Last season’s ACC Sixth Player of the Year, Johnson has started in 21 of the 22 games she’s featured in this season and is the only N.C. State player averaging in double figures with 12.3 points per game. She also leads the team in assists with 3.5 per game.

Louisville guard Mykasa Robinson at ACC Media Day in Charlotte in October 2022. (Mitchell Northam / The Next)

Robinson key to Louisville’s resurgence

Louisville seemed to be in a rut near the end of January when it lost back-to-back games; at home to N.C. State and on the road at Wake Forest. Cardinals’ coach Jeff Walz thought his team needed consistency, a steady hand and veteran leadership.

As he has done often over the past five seasons, Walz turned to Mykasa Robinson.

“The kid is a winner. She’s a competitor. You know, for five years now, there’s not one day when I come to practice or a game where I’m concerned if I’m going to get her best effort,” Walz said. “The one thing I can be guaranteed of is I know I’m going to get 100% from her. Her consistency day-in and day-out, her basketball IQ are things you just can’t take for granted.”

Walz inserted Robinson into the starting lineup after the loss to Wake Forest and never took her out. She has started the last eight games and played more than 35 minutes in each one while averaging 7.5 points, 7.2 rebounds, 7.1 assists and 2.3 steals per game. Louisville has won six of those eight games, with their only losses coming to Notre Dame by a combined five points.

Robinson does a little bit of everything and does it incredibly well. She is the only player in the country this season averaging at least five points, four rebounds, four assists and two steals per game while also committing less than two turnovers per game – according to HerHoopStats.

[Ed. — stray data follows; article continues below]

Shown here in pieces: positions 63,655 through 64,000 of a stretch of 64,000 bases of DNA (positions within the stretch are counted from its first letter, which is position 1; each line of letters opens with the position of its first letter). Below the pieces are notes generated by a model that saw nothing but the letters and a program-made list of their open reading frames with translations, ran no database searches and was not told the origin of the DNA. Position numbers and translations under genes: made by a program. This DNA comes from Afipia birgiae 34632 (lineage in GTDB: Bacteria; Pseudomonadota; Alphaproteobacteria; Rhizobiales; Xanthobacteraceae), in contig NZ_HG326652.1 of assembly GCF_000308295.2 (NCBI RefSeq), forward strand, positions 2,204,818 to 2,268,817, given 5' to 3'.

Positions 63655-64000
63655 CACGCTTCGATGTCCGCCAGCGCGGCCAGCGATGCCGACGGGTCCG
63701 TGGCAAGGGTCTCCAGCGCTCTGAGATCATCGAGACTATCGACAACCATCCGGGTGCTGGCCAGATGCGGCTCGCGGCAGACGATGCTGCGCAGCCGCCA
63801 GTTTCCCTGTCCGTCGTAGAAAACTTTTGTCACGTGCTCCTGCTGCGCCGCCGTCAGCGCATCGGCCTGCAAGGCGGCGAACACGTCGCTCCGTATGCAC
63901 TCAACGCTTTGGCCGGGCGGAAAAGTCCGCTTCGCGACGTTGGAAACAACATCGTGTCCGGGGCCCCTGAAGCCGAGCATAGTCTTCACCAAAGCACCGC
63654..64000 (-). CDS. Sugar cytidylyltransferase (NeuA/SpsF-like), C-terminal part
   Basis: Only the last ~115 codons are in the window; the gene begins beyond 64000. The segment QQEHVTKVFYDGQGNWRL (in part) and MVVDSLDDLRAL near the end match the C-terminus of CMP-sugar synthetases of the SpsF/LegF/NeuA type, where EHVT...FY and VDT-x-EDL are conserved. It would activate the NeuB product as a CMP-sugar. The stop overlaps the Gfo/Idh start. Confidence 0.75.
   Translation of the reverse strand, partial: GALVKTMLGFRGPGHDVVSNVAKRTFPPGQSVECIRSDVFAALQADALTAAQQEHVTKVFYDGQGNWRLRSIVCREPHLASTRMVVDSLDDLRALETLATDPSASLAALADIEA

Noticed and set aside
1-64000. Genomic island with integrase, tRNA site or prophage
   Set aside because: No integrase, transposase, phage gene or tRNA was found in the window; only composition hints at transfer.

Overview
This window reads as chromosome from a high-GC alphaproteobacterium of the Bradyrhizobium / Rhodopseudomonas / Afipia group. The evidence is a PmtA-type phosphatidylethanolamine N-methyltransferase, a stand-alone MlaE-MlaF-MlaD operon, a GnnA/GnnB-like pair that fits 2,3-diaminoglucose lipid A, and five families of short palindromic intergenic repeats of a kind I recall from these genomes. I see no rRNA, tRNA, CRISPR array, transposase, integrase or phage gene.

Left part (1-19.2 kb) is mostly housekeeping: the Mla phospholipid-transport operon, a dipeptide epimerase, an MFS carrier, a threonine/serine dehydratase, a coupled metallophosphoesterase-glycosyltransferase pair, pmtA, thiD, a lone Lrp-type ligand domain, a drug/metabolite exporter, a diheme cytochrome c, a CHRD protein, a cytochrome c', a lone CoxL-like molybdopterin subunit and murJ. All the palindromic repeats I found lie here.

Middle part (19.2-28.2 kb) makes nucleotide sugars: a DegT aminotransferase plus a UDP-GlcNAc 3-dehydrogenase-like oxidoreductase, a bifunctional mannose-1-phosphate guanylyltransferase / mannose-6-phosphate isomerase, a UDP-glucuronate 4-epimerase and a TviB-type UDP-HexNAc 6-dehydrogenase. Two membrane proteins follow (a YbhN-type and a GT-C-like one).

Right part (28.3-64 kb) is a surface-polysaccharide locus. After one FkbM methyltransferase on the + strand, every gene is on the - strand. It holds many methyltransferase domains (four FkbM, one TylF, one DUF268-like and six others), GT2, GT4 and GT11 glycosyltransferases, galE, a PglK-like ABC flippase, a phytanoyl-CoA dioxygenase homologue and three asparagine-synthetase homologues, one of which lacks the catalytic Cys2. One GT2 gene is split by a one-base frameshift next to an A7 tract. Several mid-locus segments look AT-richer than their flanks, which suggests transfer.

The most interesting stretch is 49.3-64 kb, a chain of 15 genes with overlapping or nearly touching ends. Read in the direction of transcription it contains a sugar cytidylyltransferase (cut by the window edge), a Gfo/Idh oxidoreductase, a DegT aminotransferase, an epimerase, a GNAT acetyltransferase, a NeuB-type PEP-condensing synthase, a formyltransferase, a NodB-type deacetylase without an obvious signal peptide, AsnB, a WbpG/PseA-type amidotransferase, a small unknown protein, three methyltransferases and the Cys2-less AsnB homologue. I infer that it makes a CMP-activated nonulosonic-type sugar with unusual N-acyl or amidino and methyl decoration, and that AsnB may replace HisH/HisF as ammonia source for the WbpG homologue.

And according to Louisville director of video analytics LaMont Russell, Robinson has 103 deflections this season and has drawn 15 charges.

“She not only guards her man, but everybody else’s when the play breaks down,” Walz said. “So, we’re going to need her playing at her best… And you know, I’ve challenged her too to score some more. I really want her to shoot the ball more. But she’s just an outstanding and spectacular player.”

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Meier on NIL case

Here’s what Miami coach Katie Meier had to say in regards to the NCAA’s NIL infractions ruling against the Hurricanes, which was made public last week:

“I think the difficult part in this whole situation has been the timing. It’s really unfortunate for my team. Beginning of the season, kind of a sudden announcement, and then really the timing of now, part two. I feel like my team has suffered twice and I just don’t like that. And I wish I could have stopped that from happening. I think it’s really important that somebody recognizes – don’t worry about my support – but my team did not deserve any of this and none of my players have done anything wrong at all. I support them. They didn’t deserve that.”

The penalties levied by the NCAA’s Committee on Infractions stems from Miami’s recruitment of the Cavinder twins last offseason. The NCAA said Miami committed Level II violations when Meier helped arrange a meeting between the Cavinders and Miami super-booster John Ruiz before they committed last spring. It was the first time the NCAA announced a penalty related to a NIL investigation in any sport.

Meier served a three-game suspension at the beginning of the season. Miami’s one-year probationary period began Friday. The Hurricanes will also pay a $5,000 fine, plus one percent of the women’s basketball budget, and will endure multiple recruiting penalties, which include the loss of some official visits.

Combined this season, Haley and Hanna Cavinder have averaged 17.2 points, six rebounds and 4.1 assists per game, helping Miami to its most ACC wins since 2019.

Written by Mitchell Northam